The boundary between general and particular information is not a sharp dichotomy; even if not sorites-theoretically vague, it still occupies a range. I'll quote Kant on the topic first (this is from his assessment of something he calls "amphiboly"):
It is right to say whatever is affirmed or denied of the whole of a conception can be affirmed or denied of any part of it (dictum de omni et nullo); but it would be absurd so to alter this logical proposition as to say whatever is not contained in a general conception is likewise not contained in the particular conceptions which rank under it; for the latter are particular conceptions, for the very reason that their content is greater than that which is cogitated in the general conception.
In the Transcendental Aesthetic, Kant's definition of intuition as delivering particular information, rather than information in the form of discursive general marks, yet allows for (A) forms of intuition (generalizations over intuition) and (B) formal intuitions (particulars, that we cognize an sich no less (Kant does say that we know space and time in themselves, though this is not entirely of a piece with his discourse on the question of an sich knowledge in general(!)).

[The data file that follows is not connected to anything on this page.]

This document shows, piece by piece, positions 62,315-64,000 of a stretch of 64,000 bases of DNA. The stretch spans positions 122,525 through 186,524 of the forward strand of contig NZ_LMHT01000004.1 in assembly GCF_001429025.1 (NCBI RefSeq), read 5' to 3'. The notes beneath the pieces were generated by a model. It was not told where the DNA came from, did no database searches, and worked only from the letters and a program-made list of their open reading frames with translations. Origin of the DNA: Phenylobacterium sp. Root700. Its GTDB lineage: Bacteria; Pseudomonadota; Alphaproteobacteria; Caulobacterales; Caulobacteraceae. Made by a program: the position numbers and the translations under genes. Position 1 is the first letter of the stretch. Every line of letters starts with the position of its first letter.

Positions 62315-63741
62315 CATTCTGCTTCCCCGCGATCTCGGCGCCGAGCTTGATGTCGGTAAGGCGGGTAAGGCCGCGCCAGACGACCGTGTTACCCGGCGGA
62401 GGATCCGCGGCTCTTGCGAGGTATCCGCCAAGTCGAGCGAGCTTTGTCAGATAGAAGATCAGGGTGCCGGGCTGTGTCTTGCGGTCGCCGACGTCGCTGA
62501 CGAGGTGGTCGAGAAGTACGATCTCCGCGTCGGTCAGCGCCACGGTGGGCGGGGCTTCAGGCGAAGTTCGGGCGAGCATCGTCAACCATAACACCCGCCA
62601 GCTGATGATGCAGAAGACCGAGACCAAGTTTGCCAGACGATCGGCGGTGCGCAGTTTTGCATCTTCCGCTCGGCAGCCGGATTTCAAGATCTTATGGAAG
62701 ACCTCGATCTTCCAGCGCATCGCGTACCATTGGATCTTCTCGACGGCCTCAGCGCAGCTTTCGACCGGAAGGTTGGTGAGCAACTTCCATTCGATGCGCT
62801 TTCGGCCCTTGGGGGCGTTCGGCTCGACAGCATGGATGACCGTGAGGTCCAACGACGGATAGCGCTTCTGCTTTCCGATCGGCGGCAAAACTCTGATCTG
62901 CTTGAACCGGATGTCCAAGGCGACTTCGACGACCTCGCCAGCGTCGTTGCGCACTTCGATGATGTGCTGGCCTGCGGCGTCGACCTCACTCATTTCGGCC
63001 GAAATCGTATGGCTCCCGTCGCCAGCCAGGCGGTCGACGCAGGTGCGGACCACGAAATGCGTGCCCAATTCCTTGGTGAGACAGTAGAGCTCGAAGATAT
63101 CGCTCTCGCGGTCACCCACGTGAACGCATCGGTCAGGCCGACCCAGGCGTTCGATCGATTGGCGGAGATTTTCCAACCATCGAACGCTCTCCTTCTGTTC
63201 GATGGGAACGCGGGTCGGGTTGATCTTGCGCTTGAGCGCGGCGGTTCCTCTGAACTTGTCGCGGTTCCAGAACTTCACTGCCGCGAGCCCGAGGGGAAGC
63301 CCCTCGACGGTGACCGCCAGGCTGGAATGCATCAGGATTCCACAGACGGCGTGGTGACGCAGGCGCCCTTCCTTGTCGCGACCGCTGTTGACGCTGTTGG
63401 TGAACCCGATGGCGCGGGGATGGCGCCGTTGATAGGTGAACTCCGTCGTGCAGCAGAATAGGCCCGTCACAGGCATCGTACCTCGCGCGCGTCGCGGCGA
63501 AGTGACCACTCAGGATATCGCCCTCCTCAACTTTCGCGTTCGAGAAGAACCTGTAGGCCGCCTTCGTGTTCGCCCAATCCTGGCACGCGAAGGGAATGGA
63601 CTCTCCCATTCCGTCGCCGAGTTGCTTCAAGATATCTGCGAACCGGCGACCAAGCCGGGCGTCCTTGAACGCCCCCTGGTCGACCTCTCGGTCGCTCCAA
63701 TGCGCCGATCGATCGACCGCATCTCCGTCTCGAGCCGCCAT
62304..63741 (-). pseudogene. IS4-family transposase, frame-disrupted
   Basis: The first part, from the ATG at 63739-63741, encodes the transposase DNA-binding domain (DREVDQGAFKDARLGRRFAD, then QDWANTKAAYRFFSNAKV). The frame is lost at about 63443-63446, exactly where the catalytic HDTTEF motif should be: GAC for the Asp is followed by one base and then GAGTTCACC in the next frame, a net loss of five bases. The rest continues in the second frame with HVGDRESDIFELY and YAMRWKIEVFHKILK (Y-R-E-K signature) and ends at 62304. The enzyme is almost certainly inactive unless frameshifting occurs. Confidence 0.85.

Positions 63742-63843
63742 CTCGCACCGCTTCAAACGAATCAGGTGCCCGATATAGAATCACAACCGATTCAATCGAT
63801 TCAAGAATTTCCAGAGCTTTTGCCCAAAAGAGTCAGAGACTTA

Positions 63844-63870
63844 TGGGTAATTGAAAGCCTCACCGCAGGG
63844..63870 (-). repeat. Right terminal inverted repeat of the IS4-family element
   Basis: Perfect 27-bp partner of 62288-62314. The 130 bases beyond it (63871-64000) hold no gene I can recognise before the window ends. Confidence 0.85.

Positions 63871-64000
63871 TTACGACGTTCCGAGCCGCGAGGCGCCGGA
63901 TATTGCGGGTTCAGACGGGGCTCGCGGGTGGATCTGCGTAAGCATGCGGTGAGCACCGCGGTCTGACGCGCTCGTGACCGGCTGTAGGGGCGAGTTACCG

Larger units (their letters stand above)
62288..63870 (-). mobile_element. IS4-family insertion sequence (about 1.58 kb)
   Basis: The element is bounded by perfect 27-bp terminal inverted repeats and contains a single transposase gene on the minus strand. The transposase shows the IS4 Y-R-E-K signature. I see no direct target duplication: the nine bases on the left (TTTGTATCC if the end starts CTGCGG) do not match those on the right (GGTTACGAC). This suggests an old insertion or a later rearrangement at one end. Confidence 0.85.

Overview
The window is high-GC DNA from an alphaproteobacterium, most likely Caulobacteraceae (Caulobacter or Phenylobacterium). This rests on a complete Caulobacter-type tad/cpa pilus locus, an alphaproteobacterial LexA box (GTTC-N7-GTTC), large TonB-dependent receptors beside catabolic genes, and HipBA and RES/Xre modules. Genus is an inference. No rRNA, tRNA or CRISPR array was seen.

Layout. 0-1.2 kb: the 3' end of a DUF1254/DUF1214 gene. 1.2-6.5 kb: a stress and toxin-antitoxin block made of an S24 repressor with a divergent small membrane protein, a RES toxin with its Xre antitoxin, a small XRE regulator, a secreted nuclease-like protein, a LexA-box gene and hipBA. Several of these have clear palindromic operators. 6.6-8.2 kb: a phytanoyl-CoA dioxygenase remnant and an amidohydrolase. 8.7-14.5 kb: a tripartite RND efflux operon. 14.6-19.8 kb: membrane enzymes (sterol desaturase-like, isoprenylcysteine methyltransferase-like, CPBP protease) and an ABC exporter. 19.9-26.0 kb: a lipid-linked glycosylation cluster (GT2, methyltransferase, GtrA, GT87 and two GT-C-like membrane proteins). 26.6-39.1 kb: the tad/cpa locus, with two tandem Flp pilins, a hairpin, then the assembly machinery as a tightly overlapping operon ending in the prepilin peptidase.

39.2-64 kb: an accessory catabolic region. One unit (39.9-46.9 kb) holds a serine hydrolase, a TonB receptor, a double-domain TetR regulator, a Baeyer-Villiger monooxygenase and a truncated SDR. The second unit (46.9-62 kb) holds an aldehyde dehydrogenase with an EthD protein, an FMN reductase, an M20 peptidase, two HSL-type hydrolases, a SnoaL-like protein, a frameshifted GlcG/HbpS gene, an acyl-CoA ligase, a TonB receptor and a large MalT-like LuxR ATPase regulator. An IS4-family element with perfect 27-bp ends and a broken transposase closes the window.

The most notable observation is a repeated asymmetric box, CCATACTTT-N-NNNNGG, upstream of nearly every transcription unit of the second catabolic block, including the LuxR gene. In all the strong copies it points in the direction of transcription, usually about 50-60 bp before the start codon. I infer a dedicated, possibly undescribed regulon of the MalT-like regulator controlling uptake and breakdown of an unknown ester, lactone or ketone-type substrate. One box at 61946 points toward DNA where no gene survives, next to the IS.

Now, numbers make individuation possible, so to say; there is one cat on the mat, there are two zebras on the yacht, there are 10666 demons in the throne room, etc. I wasn't aware of it until SE user Mozibur Ullah spoke of it in one of his posts, but Plato did not put Numbers on quite the same level as Forms (or: there at least was a major phase of Plato's thought in which these levels diverged). So consider the following sequence:
- A = A
- A + B = B + A
- 2 + 3 = 3 + 2
- 10/5 + 27/9 = √9 + 210
(1) is more general than (2), etc., and we could go well beyond (4), particularizing the information further and further.
So for all that, it is not, "Are numbers (or Numbers) particular or general?" so much as, "How particular or general, are numbers?" Now, if there's a number(!) measuring "full particularity," well... (Note also that some numbers might be styled more particular or general than others, e.g. the number 1 might be seen as a very general number, figuring elementally in all positive integers, and inversely in all negative ones; or maybe transfinite numbers can be construed, vs. their closure conditions, as Forms of their closed-off elements, notwithstanding that they (the levels of infinity) are also particular in their own way, on top of representing all the possible particularization measured by their elements.)